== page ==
A new combined image of a ring -- not of jewels -- but of black holes comes from NASA's Chandra X-ray Observatory and Hubble Space Telescope just in time for Valentine's Day.

This composite image of Arp 147, a pair of interacting galaxies located about 430 million light years from Earth, shows X-rays from the NASA's Chandra X-ray Observatory (pink or magenta) and optical data from the Hubble Space Telescope (red, green, blue) produced by the Space Telescope Science Institute in Baltimore, Maryland.

The ring-shaped object on the right is a remnant of a spiral galaxy that collided with the elliptical galaxy to the left millions of years ago. The collision triggered a wave of star formation that shows up as a blue ring containing in abundance of massive young stars.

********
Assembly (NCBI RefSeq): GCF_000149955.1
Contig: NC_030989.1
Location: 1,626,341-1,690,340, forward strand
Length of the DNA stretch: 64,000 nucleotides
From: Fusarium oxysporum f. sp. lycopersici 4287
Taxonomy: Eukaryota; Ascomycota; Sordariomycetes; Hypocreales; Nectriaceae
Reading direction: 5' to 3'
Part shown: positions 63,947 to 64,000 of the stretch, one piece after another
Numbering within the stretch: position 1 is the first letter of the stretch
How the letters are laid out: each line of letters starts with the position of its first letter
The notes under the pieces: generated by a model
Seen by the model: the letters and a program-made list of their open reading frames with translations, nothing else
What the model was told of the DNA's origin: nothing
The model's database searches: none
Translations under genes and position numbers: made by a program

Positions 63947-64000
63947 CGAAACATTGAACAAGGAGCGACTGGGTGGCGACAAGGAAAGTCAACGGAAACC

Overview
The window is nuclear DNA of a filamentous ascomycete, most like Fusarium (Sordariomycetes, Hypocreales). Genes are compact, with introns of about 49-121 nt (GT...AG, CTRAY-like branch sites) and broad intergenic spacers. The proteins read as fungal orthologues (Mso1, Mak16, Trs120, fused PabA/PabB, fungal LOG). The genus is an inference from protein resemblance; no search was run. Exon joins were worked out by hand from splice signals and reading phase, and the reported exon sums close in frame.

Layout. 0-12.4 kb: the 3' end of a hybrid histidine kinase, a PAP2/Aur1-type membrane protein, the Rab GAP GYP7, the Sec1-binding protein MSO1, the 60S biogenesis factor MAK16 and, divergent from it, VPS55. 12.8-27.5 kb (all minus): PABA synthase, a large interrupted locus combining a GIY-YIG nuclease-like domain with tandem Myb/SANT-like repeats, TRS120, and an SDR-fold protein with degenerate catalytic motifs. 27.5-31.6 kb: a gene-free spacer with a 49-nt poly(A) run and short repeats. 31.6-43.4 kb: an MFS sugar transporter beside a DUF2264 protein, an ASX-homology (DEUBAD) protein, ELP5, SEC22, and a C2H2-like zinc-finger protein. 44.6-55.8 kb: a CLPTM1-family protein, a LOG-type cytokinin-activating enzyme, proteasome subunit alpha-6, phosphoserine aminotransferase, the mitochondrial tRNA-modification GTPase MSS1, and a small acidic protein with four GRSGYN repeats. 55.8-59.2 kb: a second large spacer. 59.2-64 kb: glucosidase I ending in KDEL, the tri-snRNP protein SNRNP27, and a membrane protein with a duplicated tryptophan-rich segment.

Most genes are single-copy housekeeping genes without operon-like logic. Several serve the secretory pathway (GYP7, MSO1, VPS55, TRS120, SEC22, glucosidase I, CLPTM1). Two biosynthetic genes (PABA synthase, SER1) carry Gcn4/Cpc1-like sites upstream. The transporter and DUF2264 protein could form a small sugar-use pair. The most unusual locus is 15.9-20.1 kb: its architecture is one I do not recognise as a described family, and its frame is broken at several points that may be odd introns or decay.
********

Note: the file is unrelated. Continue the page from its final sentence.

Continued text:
Many of these new young stars raced through their evolution in a few million years or less and explode as supernovas, leaving behind neutron stars and black holes. Researchers estimate that the nine sources around the ring are likely 10 to 20 times more massive than the Sun -- a rather impressive weight for any Valentine's gift.

Arp 147 lies in the constellation Cetus, and it is more than 400 million light-years away from Earth, and visible in the Northern Hemisphere.

These results were published in the October 1, 2010 issue of The Astrophysical Journal and the authors are Saul Rappaport and Alan Levine from the Massachusetts Institute of Technology, David Pooley from Eureka Scientific and Benjamin Steinhorn, also from MIT.

NASA's Marshall Space Flight Center in Huntsville, Alabama, manages the Chandra program for NASA's Science Mission Directorate in Washington. The Smithsonian Astrophysical Observatory controls Chandra's science and flight operations from Cambridge, Massachusetts.